We discovered that non-American born ancestors in my family did not go back as far back as I thought. I knew that we had some as recent as the early 1800s in the migration from England that occurred around the time of the Mormon Trail. There was an ancestor that was even more recent than that. There was one in my maternal line that came over in the early 1900s from Denmark. On my paternal line, they were not as recent. There were also some Mormon Trail travelers from England. There were some early American settlers on both sides of the family, however. There were a variety of European countries represented – England, Scotland, Ireland, Denmark, and Sweden – between my maternal and paternal lines.

I made Lance go and research each of those countries a little bit. Let me say that research in this regard is all relative. Research to an eight year old is not very extensive. He did know what the flag looked like. That was a start. It was not going to get us very far.

Finally, I had him narrow it down to a single country. He did not narrow it down the to country that he wanted to do. The largest represented heritage that is shared in our family is that of the English culture. It just happened. It was not because of my family directly. It is because of my husband. They were his experiences growing up. My experiences growing up were more of the Danish and Scandinavian roots that my maternal Grandmother shared with us, but shamefully I have not shared many of them with my children. My maternal Grandmother has been gone that many years. We have, however, shared a lot of Ben’s experiences as they were his personal experiences from his life.

So I did encourage him to, even make him, pick the country of England and those ancestors. It was easy, what can I say. With our recent trip to England, I had pictures that Lance could use on his poster. From the various things that we do, I had pictures that Lance could use. Yes, I had a very heavy influence on what country he picked for this project.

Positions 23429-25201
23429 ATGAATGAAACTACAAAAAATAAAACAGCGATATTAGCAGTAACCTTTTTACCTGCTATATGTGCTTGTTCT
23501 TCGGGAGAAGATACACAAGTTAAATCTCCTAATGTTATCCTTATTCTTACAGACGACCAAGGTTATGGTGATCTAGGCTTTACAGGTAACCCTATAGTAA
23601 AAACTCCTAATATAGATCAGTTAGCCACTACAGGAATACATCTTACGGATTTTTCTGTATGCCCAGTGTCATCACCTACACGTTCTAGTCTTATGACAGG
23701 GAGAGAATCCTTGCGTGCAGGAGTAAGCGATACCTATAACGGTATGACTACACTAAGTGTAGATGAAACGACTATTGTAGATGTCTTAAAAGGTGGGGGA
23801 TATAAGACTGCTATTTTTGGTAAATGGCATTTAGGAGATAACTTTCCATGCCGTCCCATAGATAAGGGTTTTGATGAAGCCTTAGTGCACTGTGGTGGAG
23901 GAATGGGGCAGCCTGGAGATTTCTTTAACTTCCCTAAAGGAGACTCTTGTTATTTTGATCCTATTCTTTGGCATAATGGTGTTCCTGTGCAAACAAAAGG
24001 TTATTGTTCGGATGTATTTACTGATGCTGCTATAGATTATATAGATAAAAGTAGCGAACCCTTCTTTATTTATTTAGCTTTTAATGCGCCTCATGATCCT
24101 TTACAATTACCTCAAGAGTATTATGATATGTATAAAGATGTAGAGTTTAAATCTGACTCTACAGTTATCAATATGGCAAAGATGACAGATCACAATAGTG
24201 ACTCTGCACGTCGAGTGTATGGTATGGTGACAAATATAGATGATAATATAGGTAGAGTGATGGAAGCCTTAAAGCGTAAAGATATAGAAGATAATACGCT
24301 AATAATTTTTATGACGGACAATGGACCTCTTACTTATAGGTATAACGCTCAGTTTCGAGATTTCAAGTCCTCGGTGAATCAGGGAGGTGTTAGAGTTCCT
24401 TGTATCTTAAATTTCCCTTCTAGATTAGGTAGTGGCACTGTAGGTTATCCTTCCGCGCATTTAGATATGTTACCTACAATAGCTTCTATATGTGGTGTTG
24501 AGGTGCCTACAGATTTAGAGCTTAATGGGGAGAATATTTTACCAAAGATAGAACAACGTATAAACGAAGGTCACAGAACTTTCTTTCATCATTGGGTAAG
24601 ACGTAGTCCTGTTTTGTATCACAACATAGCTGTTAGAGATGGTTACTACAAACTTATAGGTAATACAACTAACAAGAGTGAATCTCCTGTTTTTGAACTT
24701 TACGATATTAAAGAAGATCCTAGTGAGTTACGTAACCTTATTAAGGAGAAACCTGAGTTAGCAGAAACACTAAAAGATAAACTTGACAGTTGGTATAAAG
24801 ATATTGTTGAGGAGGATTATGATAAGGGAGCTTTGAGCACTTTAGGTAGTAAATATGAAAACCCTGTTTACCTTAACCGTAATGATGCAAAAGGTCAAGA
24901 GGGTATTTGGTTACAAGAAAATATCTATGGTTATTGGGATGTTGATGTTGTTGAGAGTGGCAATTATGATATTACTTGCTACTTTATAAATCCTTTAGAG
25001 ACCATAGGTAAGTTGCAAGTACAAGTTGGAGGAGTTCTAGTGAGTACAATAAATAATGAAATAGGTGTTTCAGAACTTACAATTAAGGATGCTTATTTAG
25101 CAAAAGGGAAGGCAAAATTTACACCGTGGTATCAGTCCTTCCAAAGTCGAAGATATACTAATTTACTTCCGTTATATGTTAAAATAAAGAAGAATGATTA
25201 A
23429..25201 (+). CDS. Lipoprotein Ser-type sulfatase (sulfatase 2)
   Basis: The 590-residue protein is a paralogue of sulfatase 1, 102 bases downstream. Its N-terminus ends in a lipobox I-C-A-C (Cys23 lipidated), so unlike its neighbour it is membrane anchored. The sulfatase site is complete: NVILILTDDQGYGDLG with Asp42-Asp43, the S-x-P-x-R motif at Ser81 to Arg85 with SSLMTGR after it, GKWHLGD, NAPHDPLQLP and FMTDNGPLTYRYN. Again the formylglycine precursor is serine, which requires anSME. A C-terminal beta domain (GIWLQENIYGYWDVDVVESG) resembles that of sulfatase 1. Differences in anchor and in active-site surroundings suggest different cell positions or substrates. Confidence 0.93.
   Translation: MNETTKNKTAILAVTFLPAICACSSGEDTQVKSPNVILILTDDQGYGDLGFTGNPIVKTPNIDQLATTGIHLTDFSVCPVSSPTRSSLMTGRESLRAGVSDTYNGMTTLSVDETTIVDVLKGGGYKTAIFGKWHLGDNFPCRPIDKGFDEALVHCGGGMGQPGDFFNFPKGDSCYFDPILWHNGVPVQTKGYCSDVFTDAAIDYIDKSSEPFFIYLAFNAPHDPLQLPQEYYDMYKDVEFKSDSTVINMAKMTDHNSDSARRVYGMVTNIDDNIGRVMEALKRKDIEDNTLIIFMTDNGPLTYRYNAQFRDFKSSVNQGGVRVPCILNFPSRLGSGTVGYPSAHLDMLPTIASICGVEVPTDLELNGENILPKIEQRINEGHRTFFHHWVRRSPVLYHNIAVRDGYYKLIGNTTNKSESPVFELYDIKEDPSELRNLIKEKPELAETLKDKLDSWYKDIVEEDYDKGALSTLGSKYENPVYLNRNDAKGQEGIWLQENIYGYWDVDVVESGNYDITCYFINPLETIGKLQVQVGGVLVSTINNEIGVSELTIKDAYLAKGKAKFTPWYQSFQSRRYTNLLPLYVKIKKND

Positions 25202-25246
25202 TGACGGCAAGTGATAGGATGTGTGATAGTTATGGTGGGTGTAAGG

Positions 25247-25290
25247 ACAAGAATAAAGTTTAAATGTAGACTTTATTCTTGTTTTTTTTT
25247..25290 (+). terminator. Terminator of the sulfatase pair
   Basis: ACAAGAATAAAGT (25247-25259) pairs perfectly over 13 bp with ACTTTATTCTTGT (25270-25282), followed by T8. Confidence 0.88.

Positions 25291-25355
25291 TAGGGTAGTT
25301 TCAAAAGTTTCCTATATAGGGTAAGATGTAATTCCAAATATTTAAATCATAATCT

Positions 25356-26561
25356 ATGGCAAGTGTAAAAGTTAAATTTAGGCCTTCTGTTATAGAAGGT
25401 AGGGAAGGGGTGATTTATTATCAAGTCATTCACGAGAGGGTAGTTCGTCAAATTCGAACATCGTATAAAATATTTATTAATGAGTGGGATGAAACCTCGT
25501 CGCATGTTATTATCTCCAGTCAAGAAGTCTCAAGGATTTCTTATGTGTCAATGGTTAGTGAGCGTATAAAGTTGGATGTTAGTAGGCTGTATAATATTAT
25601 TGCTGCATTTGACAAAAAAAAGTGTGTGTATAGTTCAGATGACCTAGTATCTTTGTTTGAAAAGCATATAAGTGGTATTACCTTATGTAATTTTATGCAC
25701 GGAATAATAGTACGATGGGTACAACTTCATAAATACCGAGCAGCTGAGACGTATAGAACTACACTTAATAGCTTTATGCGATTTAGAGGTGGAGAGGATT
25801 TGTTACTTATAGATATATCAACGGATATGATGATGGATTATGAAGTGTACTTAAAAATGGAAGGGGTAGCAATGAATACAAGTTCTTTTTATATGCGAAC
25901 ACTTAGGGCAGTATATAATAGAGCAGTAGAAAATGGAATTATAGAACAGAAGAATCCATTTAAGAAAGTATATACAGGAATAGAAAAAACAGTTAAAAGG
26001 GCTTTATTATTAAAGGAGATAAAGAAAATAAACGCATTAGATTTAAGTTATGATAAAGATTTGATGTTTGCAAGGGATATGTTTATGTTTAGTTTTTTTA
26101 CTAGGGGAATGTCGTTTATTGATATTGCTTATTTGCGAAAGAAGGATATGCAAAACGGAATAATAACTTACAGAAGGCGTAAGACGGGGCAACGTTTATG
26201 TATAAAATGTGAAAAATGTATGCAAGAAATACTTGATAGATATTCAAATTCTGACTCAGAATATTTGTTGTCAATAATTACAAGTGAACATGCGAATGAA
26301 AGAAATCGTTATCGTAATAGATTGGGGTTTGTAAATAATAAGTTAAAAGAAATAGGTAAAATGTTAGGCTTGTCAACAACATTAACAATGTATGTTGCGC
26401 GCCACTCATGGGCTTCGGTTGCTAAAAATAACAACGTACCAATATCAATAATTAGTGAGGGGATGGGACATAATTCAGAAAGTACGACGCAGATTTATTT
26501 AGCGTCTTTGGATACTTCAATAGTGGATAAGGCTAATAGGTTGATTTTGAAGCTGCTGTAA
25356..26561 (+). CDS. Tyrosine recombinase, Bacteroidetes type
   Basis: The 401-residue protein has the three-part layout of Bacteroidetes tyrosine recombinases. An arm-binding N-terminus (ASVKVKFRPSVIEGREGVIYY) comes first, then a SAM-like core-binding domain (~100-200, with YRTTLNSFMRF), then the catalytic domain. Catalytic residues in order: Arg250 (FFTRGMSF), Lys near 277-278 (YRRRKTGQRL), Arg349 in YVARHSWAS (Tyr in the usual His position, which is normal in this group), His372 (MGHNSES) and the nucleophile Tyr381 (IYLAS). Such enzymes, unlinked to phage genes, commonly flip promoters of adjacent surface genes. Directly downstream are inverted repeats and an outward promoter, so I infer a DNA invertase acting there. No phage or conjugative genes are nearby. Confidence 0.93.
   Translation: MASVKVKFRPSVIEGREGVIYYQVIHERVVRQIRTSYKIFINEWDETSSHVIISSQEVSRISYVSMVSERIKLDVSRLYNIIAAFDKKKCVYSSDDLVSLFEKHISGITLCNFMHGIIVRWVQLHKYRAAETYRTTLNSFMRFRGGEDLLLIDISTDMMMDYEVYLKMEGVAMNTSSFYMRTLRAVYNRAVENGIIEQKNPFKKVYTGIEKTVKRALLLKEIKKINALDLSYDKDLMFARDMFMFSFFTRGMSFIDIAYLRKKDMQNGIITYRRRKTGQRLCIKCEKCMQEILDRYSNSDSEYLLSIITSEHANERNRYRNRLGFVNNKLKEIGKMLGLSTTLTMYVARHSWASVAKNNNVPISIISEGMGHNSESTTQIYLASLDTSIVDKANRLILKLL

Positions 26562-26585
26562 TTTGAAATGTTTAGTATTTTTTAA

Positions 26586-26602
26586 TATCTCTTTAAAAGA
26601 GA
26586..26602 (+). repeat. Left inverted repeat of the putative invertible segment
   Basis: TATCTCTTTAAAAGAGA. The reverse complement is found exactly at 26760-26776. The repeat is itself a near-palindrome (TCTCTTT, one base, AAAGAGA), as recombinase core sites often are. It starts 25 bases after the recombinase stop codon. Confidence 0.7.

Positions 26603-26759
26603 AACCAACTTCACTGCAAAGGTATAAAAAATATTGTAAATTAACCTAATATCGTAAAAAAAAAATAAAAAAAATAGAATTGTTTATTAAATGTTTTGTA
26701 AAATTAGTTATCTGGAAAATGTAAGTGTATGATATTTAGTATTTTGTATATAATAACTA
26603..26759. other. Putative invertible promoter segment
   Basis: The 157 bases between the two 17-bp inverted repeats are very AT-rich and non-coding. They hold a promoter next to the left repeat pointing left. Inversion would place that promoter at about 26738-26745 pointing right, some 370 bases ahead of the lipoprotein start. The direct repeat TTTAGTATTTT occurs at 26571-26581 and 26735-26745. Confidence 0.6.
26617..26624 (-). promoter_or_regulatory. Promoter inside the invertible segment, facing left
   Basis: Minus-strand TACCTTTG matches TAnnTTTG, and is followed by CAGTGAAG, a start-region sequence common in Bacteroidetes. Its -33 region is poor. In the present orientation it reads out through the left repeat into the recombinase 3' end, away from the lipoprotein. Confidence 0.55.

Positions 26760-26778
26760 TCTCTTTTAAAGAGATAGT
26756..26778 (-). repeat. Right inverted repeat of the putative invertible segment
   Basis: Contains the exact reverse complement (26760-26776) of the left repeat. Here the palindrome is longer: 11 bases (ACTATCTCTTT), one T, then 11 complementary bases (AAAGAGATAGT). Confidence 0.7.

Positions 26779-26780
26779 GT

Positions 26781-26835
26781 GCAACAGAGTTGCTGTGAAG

Here is Lance putting his word strips onto strips of construction paper for his poster.

Let me just say that I love glue tape rollers and rotary paper cutters. These two items make projects so much easier. I remember having to use rulers, pencils and scissors. I also remember having to use rubber cement to stick things down for all my History Fair projects. Maybe a glue stick would have worked for this particular project, but maybe not. For the amount of work that Lance was putting into this, I was certainly not going to let him be disappointed by the fact that his pictures were falling off the poster board.

Lance was so serious about getting his word strips onto the strips of construction paper.

He was so excited to use the glue tape roller to stick them down.

It was a lot of work to get all those word strips glued down, but he was careful and worked hard. 

The typed out report he did. It is actually stuck on the back of his poster. This is what he was going to read as part of his presentation.

Lance’s finished Heritage Project Poster. Not bad for his first big project poster. He had to tell at least five facts about his heritage.

Lance, ready to go to school this morning with his project to present to his class about what he learned about his family heritage.